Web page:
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Filtering the Truth on High-Efficiency Furnace Filters

First and foremost, I want to be clear about the term “high-efficiency” when used to describe furnace filters. This term has no relationship to energy savings, but rather the filter’s ability to catch smaller air particles. Ironically, this enhanced filtering process actually has a negative impact on your heating or cooling system’s overall performance.

Air Filter

Over the years, we have handled many service calls that were the result of homeowners doing what they thought was a good thing by installing a pricey high-efficiency filter. The next day their system failed because the new filter restricted so much air to the unit that it shut down. Our solution? Replace it with a cheaper filter.

Truth be told, most systems do not need the expensive filters. It is better to buy a case of cheap filters and change them more frequently. While this may take a bit more effort, keep in mind the importance of maintaining adequate air flow into your heating and cooling equipment. Restricted air will make the compressor on your heat pump or A-C unit run inefficiently and can double your operational costs as well as shorten the life of the unit.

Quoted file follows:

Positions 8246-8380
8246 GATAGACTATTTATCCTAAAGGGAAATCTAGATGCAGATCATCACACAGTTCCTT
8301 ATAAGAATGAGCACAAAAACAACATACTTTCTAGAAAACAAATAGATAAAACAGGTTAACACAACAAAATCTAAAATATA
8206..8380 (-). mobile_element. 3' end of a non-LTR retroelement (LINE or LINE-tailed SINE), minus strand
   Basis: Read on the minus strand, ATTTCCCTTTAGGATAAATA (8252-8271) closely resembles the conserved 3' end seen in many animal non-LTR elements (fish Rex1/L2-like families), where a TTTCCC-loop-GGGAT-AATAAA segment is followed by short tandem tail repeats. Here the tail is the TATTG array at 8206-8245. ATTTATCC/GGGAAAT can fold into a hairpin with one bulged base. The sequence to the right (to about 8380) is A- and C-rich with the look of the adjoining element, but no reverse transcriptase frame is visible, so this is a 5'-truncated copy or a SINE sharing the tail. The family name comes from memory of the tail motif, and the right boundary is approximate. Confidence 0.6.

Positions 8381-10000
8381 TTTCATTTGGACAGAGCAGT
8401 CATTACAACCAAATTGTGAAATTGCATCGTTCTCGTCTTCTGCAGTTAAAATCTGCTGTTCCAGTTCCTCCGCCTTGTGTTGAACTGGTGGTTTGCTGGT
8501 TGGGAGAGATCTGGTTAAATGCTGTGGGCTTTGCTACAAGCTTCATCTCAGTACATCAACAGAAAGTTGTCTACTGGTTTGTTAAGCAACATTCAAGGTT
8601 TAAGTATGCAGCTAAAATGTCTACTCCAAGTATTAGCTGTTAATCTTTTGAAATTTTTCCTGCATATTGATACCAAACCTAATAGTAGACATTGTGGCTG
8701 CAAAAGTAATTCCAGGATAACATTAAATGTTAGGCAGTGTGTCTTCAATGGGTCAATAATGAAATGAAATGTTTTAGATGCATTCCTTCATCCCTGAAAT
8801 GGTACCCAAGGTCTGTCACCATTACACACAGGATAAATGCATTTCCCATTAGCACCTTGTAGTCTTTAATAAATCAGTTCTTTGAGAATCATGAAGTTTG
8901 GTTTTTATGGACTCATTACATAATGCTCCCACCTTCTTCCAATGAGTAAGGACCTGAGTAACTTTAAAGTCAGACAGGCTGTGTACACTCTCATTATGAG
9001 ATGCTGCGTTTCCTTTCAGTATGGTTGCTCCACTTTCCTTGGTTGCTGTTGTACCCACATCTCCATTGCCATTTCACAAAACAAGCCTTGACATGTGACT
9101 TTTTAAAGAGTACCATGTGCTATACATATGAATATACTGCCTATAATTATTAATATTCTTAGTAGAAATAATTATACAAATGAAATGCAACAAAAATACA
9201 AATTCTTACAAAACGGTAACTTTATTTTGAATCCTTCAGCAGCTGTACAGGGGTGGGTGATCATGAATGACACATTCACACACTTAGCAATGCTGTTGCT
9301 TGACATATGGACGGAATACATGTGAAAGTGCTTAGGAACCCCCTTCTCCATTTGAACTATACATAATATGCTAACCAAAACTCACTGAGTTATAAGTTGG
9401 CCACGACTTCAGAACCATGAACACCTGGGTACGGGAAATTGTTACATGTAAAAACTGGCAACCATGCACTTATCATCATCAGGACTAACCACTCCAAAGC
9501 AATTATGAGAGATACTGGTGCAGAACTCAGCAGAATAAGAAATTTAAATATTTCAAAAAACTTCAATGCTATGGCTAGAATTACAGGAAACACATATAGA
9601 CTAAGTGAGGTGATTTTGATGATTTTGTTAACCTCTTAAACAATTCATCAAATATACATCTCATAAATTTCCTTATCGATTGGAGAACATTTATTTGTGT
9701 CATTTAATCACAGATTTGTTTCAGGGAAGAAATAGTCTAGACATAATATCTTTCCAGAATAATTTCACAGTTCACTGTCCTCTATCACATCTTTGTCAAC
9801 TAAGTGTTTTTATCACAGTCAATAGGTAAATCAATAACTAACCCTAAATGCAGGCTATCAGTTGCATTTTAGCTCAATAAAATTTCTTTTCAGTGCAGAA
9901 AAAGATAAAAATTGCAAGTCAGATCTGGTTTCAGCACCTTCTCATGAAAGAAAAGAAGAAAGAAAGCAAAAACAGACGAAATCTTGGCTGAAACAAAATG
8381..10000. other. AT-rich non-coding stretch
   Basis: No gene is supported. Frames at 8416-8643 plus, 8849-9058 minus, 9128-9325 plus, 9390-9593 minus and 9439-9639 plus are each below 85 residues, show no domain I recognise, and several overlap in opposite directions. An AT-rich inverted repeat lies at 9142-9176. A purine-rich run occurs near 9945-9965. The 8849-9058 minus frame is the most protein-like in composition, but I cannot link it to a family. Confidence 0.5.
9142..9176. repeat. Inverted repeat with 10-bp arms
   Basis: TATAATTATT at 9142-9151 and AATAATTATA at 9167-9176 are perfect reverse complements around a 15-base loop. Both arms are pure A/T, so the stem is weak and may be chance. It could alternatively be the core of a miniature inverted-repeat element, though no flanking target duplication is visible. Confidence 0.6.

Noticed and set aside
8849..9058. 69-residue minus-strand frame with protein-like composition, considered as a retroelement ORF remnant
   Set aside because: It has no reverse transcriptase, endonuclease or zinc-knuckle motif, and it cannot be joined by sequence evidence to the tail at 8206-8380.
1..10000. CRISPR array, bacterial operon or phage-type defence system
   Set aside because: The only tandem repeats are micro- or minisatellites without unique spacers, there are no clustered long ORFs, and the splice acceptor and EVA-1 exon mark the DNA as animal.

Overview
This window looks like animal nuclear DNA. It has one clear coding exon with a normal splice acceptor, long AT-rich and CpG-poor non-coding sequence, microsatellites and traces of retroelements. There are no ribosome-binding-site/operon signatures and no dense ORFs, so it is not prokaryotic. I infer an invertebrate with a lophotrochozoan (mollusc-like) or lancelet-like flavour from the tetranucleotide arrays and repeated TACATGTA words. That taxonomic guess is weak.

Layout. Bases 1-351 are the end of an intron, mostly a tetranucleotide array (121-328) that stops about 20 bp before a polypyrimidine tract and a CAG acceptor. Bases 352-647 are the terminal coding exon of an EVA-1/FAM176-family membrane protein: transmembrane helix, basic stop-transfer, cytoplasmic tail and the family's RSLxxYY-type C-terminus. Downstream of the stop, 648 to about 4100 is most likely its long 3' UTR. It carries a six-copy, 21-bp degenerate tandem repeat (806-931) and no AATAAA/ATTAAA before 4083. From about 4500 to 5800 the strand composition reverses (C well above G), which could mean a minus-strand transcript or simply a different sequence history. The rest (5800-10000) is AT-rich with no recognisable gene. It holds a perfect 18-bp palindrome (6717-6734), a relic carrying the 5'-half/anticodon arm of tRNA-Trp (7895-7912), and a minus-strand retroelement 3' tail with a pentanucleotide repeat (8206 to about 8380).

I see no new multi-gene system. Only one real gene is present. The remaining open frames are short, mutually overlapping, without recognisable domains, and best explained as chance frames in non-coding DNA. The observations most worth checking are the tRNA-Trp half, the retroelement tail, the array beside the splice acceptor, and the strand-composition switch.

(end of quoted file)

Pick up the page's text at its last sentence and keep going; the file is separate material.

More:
So what if you or a family member is asthmatic and requires really clean air?

Please note that the filters I have referred to in this article so far are the standard filters that are typically one-inch thick. If your home requires super clean air you need to seek out other alternatives, such as electronic filters or thick media types which can range from four to six inches thick. Because they have more filter surface area, you can use a better quality filter that will catch more particulates. Also, their thickness allows four times the amount of filter space for air to pass through, which is key to operational efficiency.

Another important factor is keeping the filter clean. While the manufacture may say that four-inch filters are good for a year, we have seen homes with large families, pets and old carpets that need to change the filter every two months. It all depends on the indoor environment.

My advice is to check your filters regularly. As soon as you see a layer of gray dust you should replace them. The energy waste from not replacing a filter is far greater than the cost of buying a new one.

If you have a question about filters or other heating/cooling issues, you can comment directly to this post or contact me with your questions.